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Spain granted independence to Mexico in 1821. The state borders of the extended further north to include the settlement Tucson. In 1853, the U. S. bought the Gadsden Purchase from Mexico. This included a parcel a of property, which contained the settlement of Tucson, which would be used sometime later to establish the transcontinental railroad next to a deep southern route that was used by the Southern Pacific Railroad.
In 1846, prior to the Capture of Tucson, a Mormon Battalion marched across southernmost Arizona next to the San Pedro River, which was located just north of Tucson there the Mormon soldiers fought the furiously and humorously in the Battle of the Bulls. Along the way, the Mormon soldiers came across some wild cattle next to the banks of the San Pedro River where many bulls began to charge their column and tipped over their wagons and killed mules as well as two soldiers being injured. The soldiers shot, wounded, and killed numerous wild cattle. They marched into Tucson in 1846. There wasn't any conflict because the smaller Mexican garrison quickly fled. The Mormons continued their march to the Pacific. A brief occupation ensued.
The Civil started in 1861 and once the civil war had started, a force of the Arizonan militia as well as the Texan cavalry Lieutenant Colonel named John Baylor conquered the territory of southern New Mexico, which included Tucson and Mesilla, and Baylor proclaimed the existence of a Territory of Confederate Arizona. This consisted of the area that was defined the previous year at the Tucson convention. At that time Tucson was its capital. He appointed himself as permanent governor.
All of Arizona, including Tucson, was still a portion of the Territory of New Mexico Territory until 1863, when the Arizona Organic Act was passed the Senate, which formed the Territory of Arizona. In 1867, the territorial capital was relocated from Prescott to Tucson where it remained until 1877. The University of Arizona was established in Tucson, in 1885.
During the early statehood and territorial periods, Tucson was the largest community, railroad and commercial hub in Arizona, despite, starting, in 1889, Phoenix was the seat of agriculture and state government. From 1910 through 1920, Phoenix had a larger population than Tucson in has continually outpaced Tucson in growth. However, both Phoenix and Tucson have experienced some of the highest growth rates in the nation.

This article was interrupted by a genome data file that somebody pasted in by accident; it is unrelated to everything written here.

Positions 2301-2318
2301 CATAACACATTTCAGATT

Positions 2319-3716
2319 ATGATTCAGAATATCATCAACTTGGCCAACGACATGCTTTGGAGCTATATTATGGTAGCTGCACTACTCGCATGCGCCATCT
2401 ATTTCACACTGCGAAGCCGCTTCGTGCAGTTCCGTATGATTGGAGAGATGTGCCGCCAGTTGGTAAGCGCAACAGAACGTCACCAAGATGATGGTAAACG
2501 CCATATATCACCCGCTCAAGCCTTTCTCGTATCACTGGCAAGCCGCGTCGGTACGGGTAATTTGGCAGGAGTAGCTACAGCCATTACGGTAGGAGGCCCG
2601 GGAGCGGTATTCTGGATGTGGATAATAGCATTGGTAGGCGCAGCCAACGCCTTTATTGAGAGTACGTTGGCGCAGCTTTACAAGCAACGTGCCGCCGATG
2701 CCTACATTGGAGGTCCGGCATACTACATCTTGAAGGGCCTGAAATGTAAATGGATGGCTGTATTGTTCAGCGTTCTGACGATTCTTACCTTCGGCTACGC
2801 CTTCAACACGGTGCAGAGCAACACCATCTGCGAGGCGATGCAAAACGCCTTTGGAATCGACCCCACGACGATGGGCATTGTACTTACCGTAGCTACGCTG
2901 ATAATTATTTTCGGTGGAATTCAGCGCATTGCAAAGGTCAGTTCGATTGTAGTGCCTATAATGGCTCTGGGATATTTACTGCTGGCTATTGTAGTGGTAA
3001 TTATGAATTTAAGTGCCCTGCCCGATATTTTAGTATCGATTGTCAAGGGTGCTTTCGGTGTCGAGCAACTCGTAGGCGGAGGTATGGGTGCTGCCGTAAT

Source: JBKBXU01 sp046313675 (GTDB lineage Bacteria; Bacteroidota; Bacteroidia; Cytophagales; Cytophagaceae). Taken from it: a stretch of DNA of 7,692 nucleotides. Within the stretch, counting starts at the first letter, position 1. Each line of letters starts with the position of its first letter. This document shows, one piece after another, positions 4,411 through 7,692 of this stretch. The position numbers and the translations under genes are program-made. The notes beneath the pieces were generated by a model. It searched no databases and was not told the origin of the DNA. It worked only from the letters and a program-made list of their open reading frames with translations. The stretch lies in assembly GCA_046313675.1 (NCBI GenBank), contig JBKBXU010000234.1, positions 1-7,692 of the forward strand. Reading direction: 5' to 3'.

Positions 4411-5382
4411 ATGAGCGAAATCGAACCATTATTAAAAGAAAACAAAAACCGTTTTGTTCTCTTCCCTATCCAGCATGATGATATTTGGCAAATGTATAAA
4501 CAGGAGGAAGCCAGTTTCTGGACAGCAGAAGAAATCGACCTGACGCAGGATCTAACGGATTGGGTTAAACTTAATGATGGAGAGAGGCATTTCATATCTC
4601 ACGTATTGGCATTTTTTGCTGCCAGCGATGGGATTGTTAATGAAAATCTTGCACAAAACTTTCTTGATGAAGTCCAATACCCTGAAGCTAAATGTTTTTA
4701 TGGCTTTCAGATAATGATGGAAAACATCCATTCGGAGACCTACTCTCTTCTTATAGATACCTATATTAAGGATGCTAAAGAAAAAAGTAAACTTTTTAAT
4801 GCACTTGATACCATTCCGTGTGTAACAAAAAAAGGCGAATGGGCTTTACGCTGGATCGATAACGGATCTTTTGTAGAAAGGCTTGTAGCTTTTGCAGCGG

The population of Tucson was 7,531 residents in 1900. BY 1940 the population of Tucson had increased to 36,828 people. The population of Pima County, which is the county that Tucson is located, was 535,000 people in 2006.
Five members of the Dillinger gang, which included John Dillinger, were arrested in Tucson in 1934. They were the FBI's public enemy list. A fire permitted the firemen to determine their identity and the police quickly arrested John Dillinger, Ed Shouse, Charles Makley, and Harry Pierpont. The police found the gang in possession of five machine guns, three machine guns, three sub machines and more than $25,000 in cash.
Between 1941 and 1945 when WW II was being fought, the community organizations of Mexican-Americans were quite active in their patriotic efforts to support the American troops abroad and also made efforts to provide moral support for the young American men who were fighting the war, particularly the young Mexican-American men from local communities to support the war effort materially. Some of the projects of the community were cooperative ventures in which members of both the Anglo and Mexican-American could participate in. The majority of these efforts were conducted in the Mexican-American community, but they still represented localized American activities on the home front, which that were separate from Anglo community.
During WW II, the women of the Mexican-American community in Tucson made efforts to help the war effort as well as their servicemen. A Lieutenant named Neill MacArtan arrived in Tucson, Arizona, looking for a location for a sanatorium. He found almost 700 veterans scattered in shameful conditions all throughout the region started a 10 year struggle to construct a southwestern veteran's hospital. The success of Tucson is the story of community residents and officials battling other contenders, lobbying Congress, organizing, and volunteering, such as Livermore, California. In spite the death of MacArtan from tuberculosis in 1922, in 1928, the Veterans Administration Hospital was completed and opened in Pastime Park.
Several veterans and sufferers of tuberculosis who had been gassed during WW I and were in need of respiratory therapy arrived in Tucson after the end if war due to its clean, dry air.
In 1880, with the establishment of the Southern Pacific Railroad, the Chinese arrived in Tucson. Mexican and Chinese farmers and merchants forgot about their racial differences. The two groups formed relationships that were based on of trust and friendship. The Chinese people aided their compatriots, who were trying to gain entry into the United States, from Mexico after the 1910 Mexican Revolution. They also opened grocery stores and leased property from Mexicans.